Playdates are a great way for little ones to flex their social skills. Yet if you really want them to get into it (long enough to enjoy some coffee and conversation with your fellow moms) have a fun activity planned. Try these ideas!
Have a car wash—but not for your minivan. On a sunny day, gather toy cars and trucks, a bucket of soapy water, a bucket of clean water, some sponges, and then head outside. You'll be amazed at how long this keeps toddlers happy. Lay a few old towels in a sunny spot and let the newly scrubbed vehicles dry. And you don't even have to tip the car washers.
What's almost as good as eating cupcakes? Baking some. Kids won't care whether they're made from scratch or a box. Don't forget the icing—get some in red, yellow, and blue, and then let your sous chefs mix them to create different colors. Up the fun factor by sprinkling on M&Ms, but let the kids count them out first or sort them by color—why not sneak in learning on a playdate!
Greet mini guests with a fun puppet craft like this one. You'll need paper bags, colored paper, and child-safe scissors. If you can, pick up googly eyes and pom-poms at a craft store. As the kids paint and glue, you might even have enough time to have a coherent chat with the other parent (what a concept!). Once the puppets are done, turn your living room into a theater and watch your kiddos' imagination soar.
Instead of hanging at your house, head to a local garden or nature preserve. Walk the trails and point out interesting plants and flowers you may not have in your own garden or neighborhood. Fresh air has a great effect on even the most boisterous of kids, and who knows, you might luck out and have your kids take a nice long nap that afternoon!
It's never too early to develop a love of reading. Ask guests to bring their three favorite kiddie books. Gather your own and have a reading-themed play date. Snuggle into the couch or a lap, and share. Show off your repertoire of funny voices—and invite kids to join in! They might also enjoy acting out a scene from one of the books.
Even if a child's too young to hold a paintbrush, they can explore art. Try fingerpainting. Put sheets of paper on the table or floor and make a train out of the kids' handprints. Kids can also dunk blocks or stacking cups into paint and dab them on paper. Keep an old plastic tablecloth handy to put beneath the paper they paint on. Non-toxic washable paint is an absolute must so you can focus on fun, not the mess.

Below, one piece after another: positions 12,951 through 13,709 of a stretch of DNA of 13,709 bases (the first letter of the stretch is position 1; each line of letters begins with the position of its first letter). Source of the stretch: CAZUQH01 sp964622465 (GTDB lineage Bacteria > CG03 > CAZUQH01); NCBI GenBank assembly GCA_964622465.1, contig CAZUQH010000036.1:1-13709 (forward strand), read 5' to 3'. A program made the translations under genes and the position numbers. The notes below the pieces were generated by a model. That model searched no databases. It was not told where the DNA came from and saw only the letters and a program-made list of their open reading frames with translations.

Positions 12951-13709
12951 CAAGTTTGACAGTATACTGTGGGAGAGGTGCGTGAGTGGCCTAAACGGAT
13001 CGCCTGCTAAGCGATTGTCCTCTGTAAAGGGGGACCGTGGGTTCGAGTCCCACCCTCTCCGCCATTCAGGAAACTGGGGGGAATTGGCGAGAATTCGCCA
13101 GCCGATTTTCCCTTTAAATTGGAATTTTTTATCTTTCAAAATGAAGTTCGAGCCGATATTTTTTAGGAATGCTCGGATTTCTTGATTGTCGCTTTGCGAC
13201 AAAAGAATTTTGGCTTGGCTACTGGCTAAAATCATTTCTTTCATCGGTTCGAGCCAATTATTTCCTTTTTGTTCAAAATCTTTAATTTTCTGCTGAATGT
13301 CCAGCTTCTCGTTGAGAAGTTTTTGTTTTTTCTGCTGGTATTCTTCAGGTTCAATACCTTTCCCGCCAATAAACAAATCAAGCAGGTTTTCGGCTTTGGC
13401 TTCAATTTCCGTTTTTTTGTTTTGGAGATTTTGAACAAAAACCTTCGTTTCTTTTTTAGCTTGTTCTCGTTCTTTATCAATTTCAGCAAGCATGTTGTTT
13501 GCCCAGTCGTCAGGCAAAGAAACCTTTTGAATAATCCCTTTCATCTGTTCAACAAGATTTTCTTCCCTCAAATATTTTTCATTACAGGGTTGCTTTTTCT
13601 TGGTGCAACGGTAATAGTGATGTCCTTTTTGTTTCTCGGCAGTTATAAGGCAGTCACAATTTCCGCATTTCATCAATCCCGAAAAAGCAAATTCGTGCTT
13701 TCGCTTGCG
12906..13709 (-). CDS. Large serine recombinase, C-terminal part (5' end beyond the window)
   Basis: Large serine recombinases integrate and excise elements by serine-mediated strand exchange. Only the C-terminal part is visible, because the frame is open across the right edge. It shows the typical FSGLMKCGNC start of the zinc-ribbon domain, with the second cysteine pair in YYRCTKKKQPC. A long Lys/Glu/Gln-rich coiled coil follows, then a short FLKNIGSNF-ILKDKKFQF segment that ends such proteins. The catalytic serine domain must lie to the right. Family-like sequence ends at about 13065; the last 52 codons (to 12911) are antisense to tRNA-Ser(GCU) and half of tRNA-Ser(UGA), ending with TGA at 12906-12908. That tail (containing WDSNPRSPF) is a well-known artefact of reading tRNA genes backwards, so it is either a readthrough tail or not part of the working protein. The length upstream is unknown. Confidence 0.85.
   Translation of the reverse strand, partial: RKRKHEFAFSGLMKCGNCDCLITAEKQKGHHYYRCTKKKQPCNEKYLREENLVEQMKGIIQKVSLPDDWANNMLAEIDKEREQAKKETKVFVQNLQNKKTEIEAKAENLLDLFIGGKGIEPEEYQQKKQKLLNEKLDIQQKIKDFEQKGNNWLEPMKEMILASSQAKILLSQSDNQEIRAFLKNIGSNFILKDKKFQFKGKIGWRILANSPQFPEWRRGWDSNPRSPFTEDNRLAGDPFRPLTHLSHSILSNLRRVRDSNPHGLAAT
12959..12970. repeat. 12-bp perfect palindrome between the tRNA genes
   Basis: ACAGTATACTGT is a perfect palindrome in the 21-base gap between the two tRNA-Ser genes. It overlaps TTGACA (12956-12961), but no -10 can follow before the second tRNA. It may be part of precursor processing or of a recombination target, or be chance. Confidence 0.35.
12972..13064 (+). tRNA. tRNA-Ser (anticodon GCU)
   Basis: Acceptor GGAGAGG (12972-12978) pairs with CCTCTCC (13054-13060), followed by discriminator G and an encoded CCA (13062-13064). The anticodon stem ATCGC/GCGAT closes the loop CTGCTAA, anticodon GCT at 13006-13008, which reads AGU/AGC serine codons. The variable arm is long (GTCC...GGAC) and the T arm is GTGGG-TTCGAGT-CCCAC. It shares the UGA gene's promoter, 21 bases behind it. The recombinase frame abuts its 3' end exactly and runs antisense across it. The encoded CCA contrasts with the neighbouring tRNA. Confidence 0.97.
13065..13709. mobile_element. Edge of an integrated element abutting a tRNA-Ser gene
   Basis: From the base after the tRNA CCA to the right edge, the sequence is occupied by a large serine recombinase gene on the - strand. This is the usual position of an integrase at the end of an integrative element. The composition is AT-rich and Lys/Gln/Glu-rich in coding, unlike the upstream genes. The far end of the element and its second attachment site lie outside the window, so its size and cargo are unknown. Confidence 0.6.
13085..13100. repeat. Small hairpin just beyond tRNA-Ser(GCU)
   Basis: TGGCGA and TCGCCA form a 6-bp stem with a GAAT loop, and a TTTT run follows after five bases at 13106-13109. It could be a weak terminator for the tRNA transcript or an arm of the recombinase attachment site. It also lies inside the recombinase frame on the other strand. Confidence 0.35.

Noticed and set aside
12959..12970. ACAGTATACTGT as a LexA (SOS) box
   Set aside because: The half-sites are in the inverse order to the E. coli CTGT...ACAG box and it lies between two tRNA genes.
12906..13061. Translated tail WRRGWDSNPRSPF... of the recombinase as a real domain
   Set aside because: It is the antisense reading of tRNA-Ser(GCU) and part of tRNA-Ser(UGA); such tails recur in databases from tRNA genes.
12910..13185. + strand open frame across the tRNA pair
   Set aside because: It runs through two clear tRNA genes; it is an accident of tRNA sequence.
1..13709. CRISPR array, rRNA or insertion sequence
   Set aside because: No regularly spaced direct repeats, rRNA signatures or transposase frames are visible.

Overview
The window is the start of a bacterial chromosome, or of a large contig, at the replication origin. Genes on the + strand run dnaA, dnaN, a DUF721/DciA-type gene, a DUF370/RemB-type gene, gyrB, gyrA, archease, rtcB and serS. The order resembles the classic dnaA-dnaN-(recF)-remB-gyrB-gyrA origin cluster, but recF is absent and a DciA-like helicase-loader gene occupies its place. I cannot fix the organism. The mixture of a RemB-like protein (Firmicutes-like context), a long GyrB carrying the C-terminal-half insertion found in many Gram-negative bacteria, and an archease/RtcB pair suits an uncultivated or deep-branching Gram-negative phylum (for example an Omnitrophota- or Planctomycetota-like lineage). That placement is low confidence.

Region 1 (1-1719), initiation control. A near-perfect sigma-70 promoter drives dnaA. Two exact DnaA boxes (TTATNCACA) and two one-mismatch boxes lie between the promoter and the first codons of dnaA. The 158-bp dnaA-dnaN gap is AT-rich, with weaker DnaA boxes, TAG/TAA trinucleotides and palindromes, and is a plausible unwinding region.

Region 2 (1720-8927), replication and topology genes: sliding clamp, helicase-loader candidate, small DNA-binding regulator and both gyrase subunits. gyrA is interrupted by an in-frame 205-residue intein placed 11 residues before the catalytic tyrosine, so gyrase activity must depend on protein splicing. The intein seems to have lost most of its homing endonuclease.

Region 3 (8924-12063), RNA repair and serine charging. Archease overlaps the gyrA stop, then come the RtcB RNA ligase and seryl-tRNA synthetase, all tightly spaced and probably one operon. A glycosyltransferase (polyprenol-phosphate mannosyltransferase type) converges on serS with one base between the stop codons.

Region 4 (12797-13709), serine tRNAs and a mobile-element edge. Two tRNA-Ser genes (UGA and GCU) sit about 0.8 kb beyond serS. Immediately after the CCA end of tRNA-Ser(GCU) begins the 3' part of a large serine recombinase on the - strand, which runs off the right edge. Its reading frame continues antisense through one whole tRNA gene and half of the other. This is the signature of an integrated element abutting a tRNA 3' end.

For a truly memorable tea party playdate, break free from apple juice and goldfish crackers, and serve up passionfruit iced tea and cookies. Get out your fine china cups for the adults, and cute plastic ones for the kids. Have some fun costume jewelry on hand for guests. And don't forget your manners, ladies!
When it's too cold outside to take a dip in the kiddie pool, why not let them splish around in the tub? You just might want to clean out your bathroom first. Then add water, toys, kids, and some warm fluffy towels. You could even bring in a boom box and play some tub tunes, like the super-cute Singin' in the Bathtub CD by John Lithgow.
Save up your recyclables for the next playdate—those yogurt cups make for excellent UFOs. Gather your (clean) recyclables together, add basic craft supplies like glue and markers, and let 'em create. You'll be amazed by the things kids come up with, you'll teach them about being eco-good (tell them about the three R's of the environment: Reduce, Reuse, and Recycle), and it's totally free.
Bring the playdate to a museum (hint: most offer free admission one day a month). Plenty have fantastic children's sections with hands-on exhibits and a kid-friendly environment where your little guys can talk in their booming voices without anyone shushing them. Bring along a pad of paper and crayons, plop yourself on a bench in front of a painting of choice, and encourage the kids to play Picasso.
The perfect rainy-day playdate for kids: Grab every board game you own, clear off the dining room table, have snacks ready to eat, and try a game marathon. Make a tally sheet and post it on the wall to keep score, pretend to be a sportscaster while you narrate the games (and giggles) and learn about winning and losing.
Check with parents ahead of time before selecting the film; all families have different guidelines when it comes to flicks, especially for young kids. Serve apple slices, string cheese, or mini crackers in popcorn cartons (popcorn is a choking hazard for kids under 4). Just be prepared for a lot of playdate requests, because after hosting one like this, you will be very popular!
Allison McDonald is the mom and former preschool teacher behind the popular early learning blog No Time For Flash Cards. She lives in a yellow farmhouse outside of Seattle with her son, daughter and husband Jason.
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